Campaign Hits & Misses
Campaign Hits & Misses
It has been an interesting week with Rishi Sunak, Chancellor of the Exchequer launching his Eat Out To Help Scheme, whilst Matt Hancock, Secretary of State for Health and Social Care launching his rather ironically timed anti-obsesity campaign, looking to get Britain in shape. Sorry Matt, restaurant bookings have been soaring, with consumers very much focused on helping get the hospitality industry back on its feet.
But aside from this rather hilarious tug of war between Sunak and Hancock, what else has been happening? Well…
Snapchat launches first global B2B campaign
Snapchat has launched its first global B2B campaign highlighting the “the Snapchat generation”. The ‘Meet the Snapchat Generation’ campaign, which will run in Australia, Canada and the US, aims to highlight how Snapchat’s community can benefit businesses, while giving an insight into the values and behaviours of Snapchat’s users. It focuses on five themes including social responsibility, building community, individuality, friendships, and new forms of communication. Snapchat is trying to remind people that the app is built on connections which I think is very relevant and important at the moment and therefore makes it a successful campaign.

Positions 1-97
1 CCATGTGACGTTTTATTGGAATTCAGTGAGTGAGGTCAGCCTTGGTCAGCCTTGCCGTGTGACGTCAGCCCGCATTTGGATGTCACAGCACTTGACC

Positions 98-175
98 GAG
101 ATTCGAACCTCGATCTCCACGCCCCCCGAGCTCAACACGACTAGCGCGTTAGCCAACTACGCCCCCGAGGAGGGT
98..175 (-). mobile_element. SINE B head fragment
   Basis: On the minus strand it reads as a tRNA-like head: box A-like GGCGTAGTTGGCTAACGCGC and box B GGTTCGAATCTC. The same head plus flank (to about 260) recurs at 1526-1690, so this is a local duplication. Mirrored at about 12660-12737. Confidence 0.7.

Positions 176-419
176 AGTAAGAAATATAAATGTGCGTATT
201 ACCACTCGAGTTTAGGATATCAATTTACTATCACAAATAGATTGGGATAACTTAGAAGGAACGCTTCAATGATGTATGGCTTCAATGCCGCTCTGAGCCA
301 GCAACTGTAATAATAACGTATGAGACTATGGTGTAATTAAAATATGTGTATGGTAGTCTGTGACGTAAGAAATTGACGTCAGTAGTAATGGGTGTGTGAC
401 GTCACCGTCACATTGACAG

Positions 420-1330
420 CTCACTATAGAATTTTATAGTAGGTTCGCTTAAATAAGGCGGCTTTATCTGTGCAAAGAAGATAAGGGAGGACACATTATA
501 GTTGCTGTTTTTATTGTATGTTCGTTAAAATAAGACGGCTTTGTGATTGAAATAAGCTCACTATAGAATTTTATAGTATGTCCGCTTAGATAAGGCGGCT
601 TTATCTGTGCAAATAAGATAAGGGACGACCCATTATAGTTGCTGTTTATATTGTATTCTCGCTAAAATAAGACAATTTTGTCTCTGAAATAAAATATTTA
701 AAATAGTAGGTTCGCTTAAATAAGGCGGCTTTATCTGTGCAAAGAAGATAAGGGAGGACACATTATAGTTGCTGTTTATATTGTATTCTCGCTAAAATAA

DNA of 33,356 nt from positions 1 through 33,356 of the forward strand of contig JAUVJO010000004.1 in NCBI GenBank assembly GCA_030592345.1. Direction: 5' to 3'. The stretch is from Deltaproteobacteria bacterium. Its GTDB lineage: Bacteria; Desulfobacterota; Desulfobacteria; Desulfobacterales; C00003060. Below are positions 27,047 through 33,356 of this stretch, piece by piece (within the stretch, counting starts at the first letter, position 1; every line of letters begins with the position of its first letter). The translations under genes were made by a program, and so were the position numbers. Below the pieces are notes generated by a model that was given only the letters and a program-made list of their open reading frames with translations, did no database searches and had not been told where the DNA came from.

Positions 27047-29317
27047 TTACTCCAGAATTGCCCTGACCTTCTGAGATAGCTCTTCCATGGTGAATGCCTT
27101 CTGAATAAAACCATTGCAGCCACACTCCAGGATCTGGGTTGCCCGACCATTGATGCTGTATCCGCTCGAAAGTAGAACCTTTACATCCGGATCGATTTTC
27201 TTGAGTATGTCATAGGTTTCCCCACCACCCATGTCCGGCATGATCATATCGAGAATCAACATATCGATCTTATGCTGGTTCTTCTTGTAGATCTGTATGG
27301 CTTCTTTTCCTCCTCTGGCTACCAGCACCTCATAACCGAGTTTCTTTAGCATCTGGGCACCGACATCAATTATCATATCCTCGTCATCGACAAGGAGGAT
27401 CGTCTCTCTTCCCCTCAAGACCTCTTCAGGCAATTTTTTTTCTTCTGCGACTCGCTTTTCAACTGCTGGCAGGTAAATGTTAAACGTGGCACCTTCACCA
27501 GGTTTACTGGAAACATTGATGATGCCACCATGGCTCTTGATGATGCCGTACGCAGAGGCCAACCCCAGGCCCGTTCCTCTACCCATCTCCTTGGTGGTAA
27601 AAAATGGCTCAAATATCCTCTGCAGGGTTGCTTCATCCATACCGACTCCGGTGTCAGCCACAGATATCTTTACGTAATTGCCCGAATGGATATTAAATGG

Papa John’s hires Notting Hill Carnival performers to make colourful deliveries after this year’s cancellation
Papa John’s has teamed up with Notting Hill festive performers who would usually be parading the streets for Notting Hill Carnival this month. The delivery company has hired performers to make deliveries and put on a small show on arrival. I personally love this alternative way of celebrating and keeping the spirits of the event alive. Papa John’s has also partnered with the charity, Hospitality Action, to raise funds for those in the industry that have been affected by these cancellations, including carnival performers and food vendors.
The Government is banning junk food advertising on TV and online as part of a £10m campaign aimed at tackling obesity in response to the Covid-19 pandemic.
The government has unveiled plans to introduce a ban on junk food advertising across TV and online in the UK. The measures are part of a £10m Public Health England campaign called ‘Better Health’, aimed at getting people fitter after lockdown. Running across TV, radio, outdoor, online and print, the proposal has come at the worst possible time for the advertising sector and for industry. I think that the government should be supporting businesses, not banning them from advertising products whilst the economy is trying to get back on its feet.